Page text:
Greene County History
"A County Name Changes"
by Russell Koonts
Reprinted with permission from the Tar Heel Junior Historian. Spring 2005.
Tar Heel Junior Historian Association, NC Museum of History
In 1753 King George II appointed Arthur Dobbs (1689–1765) the royal governor of North Carolina. Born in Antrim, Ireland, Dobbs had been a member of the Irish House of Commons and surveyor general of Ireland. As governor, Dobbs sought to please both the king of England and the colonists. As a result, he often drew heavy criticism from both sides. However, in 1758 the North Carolina General Assembly created Dobbs County by dividing Johnston County. A year later, Governor Dobbs tried to relocate the colony’s capital to his farm in Dobbs County, named Tower Hill. This move was defeated, and Snow Hill, as the place is now known, never became the capital of North Carolina. In 1765 Governor Dobbs, tired of the constant battles with the General Assembly, asked to take a leave of absence from his duties. Although the leave was granted, Dobbs died at his home in Brunswick County before departing for England. The western portion of Dobbs County was split off to form Wayne County in 1779, but Dobbs County continued to exist until 1791.
n that year, the North Carolina legislature passed an act dividing Dobbs County into two distinct counties. The southern county was named in honor of General William Lenoir, a hero in the American Revolution. The northern county was named in honor of Secretary of State James Glasgow. Dobbs County ceased to exist.
James Glasgow (ca. 1735–November 17, 1819) was born in Maryland and studied at the College of William and Mary in Virginia. Sometime before 1763, he moved to Kingston (now Kinston), North Carolina, to study law and he was admitted to the bar in Johnston County on July 17, 1764. Glasgow quickly moved into politics. By 1769 he was a regular attendee at the North Carolina General Assembly, often serving as an assistant. In 1771 he obtained his first political office as Dobbs County coroner.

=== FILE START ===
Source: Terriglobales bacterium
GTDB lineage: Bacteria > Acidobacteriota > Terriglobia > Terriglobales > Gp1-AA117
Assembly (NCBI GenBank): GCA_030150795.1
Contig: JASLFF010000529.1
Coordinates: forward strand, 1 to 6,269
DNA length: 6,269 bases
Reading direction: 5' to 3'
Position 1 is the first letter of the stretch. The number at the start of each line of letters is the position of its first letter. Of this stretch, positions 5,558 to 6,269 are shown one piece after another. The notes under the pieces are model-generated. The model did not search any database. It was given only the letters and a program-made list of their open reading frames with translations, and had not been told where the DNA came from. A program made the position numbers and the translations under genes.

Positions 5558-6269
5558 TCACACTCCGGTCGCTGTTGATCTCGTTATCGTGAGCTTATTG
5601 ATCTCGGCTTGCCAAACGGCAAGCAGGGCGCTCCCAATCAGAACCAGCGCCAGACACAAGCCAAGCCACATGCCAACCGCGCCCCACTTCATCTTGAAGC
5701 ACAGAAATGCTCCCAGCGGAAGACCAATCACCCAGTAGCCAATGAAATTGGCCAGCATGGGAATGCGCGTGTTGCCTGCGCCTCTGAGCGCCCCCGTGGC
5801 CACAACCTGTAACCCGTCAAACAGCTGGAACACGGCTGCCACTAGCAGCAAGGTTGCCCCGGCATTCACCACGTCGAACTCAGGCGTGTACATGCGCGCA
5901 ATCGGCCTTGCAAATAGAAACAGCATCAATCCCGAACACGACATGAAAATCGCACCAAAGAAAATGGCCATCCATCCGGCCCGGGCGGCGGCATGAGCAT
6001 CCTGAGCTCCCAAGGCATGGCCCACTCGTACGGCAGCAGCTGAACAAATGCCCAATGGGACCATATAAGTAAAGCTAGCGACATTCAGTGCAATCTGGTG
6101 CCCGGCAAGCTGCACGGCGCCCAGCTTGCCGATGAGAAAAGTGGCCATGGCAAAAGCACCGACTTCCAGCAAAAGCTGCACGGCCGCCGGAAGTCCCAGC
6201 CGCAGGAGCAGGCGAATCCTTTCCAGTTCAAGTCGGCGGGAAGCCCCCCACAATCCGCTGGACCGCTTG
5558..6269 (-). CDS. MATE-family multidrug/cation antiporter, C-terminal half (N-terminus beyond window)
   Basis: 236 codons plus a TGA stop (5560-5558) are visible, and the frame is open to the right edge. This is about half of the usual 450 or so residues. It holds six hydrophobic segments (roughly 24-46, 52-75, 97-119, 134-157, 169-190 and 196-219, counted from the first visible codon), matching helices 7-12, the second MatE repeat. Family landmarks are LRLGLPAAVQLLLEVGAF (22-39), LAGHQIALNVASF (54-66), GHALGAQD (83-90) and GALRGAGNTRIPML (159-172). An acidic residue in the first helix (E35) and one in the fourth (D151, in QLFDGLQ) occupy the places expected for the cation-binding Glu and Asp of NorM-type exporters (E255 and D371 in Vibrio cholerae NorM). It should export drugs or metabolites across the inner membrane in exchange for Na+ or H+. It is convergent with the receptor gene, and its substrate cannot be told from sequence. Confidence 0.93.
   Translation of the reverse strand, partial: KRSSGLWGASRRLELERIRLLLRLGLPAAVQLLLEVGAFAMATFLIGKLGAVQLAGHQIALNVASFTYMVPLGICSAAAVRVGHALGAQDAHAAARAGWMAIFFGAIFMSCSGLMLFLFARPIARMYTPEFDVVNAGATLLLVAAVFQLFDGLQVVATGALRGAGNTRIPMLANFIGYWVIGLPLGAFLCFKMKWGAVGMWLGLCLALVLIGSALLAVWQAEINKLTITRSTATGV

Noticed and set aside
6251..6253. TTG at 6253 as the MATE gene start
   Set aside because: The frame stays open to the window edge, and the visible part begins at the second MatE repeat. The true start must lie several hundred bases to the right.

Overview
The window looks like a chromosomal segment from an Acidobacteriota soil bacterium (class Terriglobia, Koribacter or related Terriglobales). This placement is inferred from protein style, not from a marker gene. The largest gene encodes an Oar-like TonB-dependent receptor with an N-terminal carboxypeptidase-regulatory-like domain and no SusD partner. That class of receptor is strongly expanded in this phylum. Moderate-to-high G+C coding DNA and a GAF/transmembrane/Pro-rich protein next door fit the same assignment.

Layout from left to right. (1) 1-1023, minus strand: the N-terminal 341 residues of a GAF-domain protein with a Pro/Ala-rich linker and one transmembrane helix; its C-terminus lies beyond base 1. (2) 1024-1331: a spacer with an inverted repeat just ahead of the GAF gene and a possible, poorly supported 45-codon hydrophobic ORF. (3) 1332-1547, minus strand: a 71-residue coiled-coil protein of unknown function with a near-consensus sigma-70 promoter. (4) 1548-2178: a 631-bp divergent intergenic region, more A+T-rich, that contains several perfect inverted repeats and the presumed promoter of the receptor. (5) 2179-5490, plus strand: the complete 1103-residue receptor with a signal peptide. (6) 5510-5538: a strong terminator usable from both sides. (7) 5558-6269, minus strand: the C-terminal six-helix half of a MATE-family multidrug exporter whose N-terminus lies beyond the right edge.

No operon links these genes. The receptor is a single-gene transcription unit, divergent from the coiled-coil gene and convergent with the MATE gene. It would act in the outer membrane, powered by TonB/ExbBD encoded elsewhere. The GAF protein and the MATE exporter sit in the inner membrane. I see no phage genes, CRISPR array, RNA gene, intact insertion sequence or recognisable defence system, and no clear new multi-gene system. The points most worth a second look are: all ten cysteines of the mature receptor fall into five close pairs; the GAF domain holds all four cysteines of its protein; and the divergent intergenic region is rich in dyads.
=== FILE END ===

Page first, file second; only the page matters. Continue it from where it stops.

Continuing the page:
During the American Revolution, James Glasgow served as a colonel in the Dobbs County militia; a delegate to the Third Provincial Congress; an assistant secretary to the Third, Fourth, and Fifth Provincial Congresses; a secretary to the North Carolina Council of Safety; and a member of the Committee of Safety for New Bern District.
When the Fifth Provincial Congress passed “An Ordinance for appointing a Governor, Council of State, and Secretary, until the next Assembly,” James Glasgow was appointed as the first secretary of state of the new state of Carolina. When the General Assembly met in April 1777, Glasgow again received the nomination for the office he had held since the previous December. On April 18, “by the Unanimous Votes of both Houses,” he was elected “Secretary of State for three years.” He would continue to receive this level of support even in 1797, when charges of misconduct in office first appeared.
The charges surrounded Glasgow’s office’s handling of the issuing of land grants to former soldiers from North Carolina who had served in the Continental Line during the American Revolution. During the war, the Continental Congress had requested nearly 24,000 soldiers from the state. However, service rolls show that North Carolina provided a little over 7,600 men. In 1782, attempting to improve recruitment and to pay existing soldiers, the North Carolina General Assembly set aside land (in present-day Tennessee) and promised it to soldiers, based on their rank and term of service, ranging from 640 acres for a private up to 12,000 acres for a brigadier general. Surviving heirs of soldiers who had died in service were allowed to claim the soldiers’ land.